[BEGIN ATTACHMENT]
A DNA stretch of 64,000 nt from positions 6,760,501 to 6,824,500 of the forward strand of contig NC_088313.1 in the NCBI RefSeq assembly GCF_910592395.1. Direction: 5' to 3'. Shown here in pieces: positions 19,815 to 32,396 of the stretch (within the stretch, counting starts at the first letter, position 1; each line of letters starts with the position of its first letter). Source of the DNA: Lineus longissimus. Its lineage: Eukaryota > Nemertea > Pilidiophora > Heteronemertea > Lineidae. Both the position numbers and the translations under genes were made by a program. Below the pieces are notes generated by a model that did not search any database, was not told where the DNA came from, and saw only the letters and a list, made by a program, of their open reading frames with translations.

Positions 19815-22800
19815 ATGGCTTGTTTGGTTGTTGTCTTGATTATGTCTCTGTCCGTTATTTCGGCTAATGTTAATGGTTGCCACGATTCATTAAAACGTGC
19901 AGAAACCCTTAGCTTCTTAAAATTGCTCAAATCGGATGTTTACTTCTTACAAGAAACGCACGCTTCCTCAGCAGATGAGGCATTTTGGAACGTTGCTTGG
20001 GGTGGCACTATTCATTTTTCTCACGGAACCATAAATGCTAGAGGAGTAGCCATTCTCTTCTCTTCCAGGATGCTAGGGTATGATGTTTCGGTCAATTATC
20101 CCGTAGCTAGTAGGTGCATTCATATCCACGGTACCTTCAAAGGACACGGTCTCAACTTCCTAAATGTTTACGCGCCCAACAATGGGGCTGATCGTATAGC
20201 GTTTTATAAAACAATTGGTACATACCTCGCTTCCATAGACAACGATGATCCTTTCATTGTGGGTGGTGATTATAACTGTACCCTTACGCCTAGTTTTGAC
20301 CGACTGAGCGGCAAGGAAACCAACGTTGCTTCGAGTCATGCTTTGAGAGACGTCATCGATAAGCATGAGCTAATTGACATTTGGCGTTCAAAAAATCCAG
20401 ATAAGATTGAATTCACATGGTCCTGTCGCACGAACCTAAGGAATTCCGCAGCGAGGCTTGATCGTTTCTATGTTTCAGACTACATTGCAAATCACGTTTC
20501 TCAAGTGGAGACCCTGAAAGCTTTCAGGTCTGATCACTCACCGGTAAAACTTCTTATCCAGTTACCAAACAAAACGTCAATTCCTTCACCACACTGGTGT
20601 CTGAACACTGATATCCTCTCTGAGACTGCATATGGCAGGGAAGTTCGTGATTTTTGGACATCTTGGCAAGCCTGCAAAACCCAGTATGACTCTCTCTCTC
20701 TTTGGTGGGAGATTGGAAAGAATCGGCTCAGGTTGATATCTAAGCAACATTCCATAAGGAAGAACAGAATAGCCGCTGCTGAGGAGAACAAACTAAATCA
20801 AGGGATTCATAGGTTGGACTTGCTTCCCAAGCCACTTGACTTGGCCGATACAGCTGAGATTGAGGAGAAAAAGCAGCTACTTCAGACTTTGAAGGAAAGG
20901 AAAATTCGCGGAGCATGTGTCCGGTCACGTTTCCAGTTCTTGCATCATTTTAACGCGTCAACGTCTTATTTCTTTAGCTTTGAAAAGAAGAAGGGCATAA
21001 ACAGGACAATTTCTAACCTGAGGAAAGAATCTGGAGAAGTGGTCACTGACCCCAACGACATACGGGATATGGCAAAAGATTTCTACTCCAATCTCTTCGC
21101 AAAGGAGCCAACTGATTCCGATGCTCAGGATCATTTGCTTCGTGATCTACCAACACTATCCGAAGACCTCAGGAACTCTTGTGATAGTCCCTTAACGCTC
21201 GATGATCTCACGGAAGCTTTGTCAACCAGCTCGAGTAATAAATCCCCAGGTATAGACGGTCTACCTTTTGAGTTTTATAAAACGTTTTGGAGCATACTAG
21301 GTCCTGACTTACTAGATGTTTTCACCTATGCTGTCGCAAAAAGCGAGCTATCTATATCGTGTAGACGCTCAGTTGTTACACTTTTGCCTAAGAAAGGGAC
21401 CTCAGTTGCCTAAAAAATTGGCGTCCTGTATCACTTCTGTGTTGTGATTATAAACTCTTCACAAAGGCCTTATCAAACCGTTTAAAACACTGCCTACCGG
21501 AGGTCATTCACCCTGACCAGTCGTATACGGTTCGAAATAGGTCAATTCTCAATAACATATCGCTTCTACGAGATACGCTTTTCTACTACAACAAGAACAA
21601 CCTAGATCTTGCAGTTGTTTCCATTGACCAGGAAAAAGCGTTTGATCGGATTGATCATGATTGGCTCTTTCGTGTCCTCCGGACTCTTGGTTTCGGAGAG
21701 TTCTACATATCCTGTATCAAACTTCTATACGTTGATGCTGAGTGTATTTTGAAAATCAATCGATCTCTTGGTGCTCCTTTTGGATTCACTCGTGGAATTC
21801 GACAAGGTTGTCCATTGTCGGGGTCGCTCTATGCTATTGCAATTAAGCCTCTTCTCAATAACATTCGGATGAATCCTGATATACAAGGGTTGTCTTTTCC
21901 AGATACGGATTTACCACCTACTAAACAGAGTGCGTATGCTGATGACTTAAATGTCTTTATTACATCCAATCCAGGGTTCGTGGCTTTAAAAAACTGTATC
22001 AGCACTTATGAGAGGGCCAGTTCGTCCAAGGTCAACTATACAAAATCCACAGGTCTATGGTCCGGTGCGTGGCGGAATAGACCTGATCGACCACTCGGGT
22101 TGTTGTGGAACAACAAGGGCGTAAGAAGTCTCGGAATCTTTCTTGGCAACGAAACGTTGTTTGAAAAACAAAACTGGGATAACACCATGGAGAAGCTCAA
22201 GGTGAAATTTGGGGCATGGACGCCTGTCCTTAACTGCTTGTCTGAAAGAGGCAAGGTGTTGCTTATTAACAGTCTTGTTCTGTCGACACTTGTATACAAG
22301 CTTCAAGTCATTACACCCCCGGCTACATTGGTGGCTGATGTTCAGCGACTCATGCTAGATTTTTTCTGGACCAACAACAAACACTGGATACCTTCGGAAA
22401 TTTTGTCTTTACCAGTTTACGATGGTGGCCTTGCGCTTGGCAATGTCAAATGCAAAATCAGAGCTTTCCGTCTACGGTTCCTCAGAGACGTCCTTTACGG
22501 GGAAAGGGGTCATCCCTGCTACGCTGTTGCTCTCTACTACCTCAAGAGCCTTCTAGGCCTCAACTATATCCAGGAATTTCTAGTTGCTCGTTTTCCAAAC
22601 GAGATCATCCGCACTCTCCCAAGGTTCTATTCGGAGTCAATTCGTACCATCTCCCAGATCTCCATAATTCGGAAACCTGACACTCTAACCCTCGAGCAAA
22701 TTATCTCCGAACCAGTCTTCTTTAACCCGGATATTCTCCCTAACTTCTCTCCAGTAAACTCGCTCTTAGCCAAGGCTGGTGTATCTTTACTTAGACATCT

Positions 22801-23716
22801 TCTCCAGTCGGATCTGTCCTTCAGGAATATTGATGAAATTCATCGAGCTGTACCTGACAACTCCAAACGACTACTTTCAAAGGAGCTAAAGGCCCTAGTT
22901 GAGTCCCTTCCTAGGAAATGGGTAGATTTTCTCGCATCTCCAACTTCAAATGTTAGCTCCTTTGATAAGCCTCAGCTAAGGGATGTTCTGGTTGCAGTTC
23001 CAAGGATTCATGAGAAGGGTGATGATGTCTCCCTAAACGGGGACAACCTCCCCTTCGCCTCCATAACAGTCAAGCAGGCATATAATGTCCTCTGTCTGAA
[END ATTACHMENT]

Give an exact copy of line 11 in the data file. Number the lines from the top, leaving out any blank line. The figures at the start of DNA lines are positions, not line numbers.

20601 CTGAACACTGATATCCTCTCTGAGACTGCATATGGCAGGGAAGTTCGTGATTTTTGGACATCTTGGCAAGCCTGCAAAACCCAGTATGACTCTCTCTCTC